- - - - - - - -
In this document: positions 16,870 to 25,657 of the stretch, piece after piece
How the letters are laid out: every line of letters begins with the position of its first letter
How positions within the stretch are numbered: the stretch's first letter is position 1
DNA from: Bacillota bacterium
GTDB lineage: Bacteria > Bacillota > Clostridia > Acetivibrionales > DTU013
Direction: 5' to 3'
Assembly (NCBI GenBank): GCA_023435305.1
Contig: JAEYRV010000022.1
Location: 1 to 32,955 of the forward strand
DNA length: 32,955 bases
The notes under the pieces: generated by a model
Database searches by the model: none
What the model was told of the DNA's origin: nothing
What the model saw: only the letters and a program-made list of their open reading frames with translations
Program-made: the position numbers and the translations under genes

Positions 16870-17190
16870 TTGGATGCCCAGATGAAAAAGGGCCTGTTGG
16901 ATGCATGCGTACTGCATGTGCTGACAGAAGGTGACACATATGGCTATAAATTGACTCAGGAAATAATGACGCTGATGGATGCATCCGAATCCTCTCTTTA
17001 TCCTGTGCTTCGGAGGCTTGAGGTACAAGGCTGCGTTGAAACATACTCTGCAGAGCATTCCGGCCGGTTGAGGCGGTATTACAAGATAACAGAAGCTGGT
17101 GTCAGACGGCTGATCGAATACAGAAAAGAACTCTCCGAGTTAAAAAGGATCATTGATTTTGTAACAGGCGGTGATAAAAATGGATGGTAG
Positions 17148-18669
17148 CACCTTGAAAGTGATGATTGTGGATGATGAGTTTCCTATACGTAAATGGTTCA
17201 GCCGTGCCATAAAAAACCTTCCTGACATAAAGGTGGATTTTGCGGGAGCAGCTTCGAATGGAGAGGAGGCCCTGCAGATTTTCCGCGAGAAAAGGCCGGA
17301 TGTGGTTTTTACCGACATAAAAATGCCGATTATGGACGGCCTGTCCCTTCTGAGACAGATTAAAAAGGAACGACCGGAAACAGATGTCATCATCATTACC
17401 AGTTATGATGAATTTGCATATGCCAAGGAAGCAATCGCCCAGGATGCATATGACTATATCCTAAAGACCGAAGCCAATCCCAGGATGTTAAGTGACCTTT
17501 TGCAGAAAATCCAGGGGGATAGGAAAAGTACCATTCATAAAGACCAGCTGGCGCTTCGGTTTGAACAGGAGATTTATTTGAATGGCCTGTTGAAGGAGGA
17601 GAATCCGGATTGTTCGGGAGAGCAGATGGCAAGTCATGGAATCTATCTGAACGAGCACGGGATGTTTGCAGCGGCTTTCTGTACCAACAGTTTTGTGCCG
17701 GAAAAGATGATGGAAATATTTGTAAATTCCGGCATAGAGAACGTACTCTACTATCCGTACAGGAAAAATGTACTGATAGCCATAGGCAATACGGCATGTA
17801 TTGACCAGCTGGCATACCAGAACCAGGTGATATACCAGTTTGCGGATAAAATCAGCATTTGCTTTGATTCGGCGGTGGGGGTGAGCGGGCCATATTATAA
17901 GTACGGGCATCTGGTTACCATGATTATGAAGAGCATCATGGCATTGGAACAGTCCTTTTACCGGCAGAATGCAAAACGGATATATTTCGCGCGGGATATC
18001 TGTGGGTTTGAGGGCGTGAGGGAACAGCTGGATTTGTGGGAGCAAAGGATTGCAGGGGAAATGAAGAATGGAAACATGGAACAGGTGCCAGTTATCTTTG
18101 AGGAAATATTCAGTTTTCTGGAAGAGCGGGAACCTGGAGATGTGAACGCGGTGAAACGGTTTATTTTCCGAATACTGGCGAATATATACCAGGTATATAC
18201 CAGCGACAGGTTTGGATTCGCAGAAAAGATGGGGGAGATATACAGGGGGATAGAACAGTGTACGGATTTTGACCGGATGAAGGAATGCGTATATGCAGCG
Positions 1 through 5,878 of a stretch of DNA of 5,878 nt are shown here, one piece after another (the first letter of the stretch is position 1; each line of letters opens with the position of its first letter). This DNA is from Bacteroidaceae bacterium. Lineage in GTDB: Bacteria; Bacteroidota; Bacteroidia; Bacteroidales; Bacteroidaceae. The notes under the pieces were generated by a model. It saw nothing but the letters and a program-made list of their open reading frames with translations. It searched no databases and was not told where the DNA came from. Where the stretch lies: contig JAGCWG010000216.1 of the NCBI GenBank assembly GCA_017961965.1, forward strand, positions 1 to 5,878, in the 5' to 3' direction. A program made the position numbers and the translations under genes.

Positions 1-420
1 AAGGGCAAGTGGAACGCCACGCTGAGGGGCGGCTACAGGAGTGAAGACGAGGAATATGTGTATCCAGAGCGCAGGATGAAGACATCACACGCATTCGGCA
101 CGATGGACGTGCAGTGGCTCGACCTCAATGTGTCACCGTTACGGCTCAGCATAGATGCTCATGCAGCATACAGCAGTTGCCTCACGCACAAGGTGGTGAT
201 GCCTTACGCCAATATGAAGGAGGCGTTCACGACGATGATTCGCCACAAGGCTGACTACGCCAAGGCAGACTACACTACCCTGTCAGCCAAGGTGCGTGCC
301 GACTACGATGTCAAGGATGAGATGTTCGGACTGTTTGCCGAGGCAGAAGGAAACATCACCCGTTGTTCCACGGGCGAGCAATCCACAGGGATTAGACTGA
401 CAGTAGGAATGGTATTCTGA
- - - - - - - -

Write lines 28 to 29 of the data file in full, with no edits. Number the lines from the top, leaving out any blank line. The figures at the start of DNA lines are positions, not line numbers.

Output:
17701 GAAAAGATGATGGAAATATTTGTAAATTCCGGCATAGAGAACGTACTCTACTATCCGTACAGGAAAAATGTACTGATAGCCATAGGCAATACGGCATGTA
17801 TTGACCAGCTGGCATACCAGAACCAGGTGATATACCAGTTTGCGGATAAAATCAGCATTTGCTTTGATTCGGCGGTGGGGGTGAGCGGGCCATATTATAA